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Toxicol Lett. 2003 Oct 15;144(3):279-88.

The role of oxidant stress and reactive nitrogen species in acetaminophen hepatotoxicity.

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Liver Research Institute, College of Medicine, University of Arizona, 1501 N. Campbell Avenue, Room 6309, Tucson, AZ 85724, USA.


Acetaminophen (AAP) overdose can cause severe hepatotoxicity and even liver failure in experimental animals and humans. Despite substantial efforts over the last 30 years, the mechanism of AAP-induced liver cell injury is still not completely understood. It is widely accepted that the injury process is initiated by the metabolism of AAP to a reactive metabolite, which first depletes glutathione and then binds to cellular proteins including a number of mitochondrial proteins. One consequence of this process may be the observed inhibition of mitochondrial respiration, ATP depletion and mitochondrial oxidant stress. In the presence of sufficient vitamin E, reactive oxygen formation does not induce severe lipid peroxidation but the superoxide reacts with nitric oxide to form peroxynitrite, a powerful oxidant and nitrating agent. Peroxynitrite can modify cellular macromolecules and may aggravate mitochondrial dysfunction and ATP depletion leading to cellular oncotic necrosis in hepatocytes and sinusoidal endothelial cells. Thus, we hypothesize that reactive metabolite formation and protein binding initiate the injury process, which may be then propagated and amplified by mitochondrial dysfunction and peroxynitrite formation. This concept also reconciles many of the controversial findings of the past and provides a viable hypothesis for the mechanism of hepatocellular injury after AAP overdose.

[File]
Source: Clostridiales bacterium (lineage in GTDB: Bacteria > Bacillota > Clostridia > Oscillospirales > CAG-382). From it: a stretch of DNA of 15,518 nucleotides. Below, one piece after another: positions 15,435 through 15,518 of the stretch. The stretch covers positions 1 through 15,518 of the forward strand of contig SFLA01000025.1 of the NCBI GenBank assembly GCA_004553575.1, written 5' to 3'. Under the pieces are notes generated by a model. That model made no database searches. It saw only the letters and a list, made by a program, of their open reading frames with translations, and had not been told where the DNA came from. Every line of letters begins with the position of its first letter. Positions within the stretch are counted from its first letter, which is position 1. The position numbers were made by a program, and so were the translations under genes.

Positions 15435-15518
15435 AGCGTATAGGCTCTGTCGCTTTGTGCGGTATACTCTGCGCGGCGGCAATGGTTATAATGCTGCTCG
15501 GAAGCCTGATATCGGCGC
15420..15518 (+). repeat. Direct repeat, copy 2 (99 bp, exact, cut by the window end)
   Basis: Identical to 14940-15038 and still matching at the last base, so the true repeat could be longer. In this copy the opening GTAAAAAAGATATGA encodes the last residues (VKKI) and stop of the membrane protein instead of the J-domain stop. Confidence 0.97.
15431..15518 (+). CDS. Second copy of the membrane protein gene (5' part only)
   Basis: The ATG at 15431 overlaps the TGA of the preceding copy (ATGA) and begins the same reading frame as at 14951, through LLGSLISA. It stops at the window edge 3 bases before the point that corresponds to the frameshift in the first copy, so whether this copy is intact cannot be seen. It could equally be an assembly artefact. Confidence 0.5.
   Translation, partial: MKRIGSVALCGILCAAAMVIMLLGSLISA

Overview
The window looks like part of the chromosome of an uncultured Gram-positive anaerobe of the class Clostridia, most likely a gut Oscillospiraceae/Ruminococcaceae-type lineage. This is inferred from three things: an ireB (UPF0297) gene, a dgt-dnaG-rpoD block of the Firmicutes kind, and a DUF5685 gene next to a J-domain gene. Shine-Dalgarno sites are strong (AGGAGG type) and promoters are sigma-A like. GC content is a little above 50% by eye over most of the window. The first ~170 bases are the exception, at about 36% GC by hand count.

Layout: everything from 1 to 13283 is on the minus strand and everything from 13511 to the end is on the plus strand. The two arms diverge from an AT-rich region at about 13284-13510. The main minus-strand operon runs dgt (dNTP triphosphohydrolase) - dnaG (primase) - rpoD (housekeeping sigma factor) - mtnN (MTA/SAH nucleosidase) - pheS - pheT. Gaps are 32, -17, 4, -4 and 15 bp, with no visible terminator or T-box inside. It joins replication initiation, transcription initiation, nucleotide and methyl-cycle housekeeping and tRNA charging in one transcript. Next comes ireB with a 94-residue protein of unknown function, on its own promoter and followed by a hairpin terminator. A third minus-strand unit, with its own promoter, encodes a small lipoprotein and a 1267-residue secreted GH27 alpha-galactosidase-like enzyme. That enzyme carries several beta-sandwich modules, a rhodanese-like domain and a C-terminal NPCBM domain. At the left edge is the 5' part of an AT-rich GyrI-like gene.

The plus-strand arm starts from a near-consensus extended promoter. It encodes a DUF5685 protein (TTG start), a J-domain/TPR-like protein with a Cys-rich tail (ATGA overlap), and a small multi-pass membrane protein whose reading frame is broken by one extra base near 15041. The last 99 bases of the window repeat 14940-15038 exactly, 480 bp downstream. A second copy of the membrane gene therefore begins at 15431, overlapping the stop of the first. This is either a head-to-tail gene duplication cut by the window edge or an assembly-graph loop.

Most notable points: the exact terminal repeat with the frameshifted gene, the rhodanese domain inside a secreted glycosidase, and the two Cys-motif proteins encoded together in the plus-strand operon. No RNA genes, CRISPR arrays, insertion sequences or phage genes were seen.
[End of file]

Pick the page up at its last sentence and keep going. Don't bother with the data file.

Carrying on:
[Indexed for MEDLINE]

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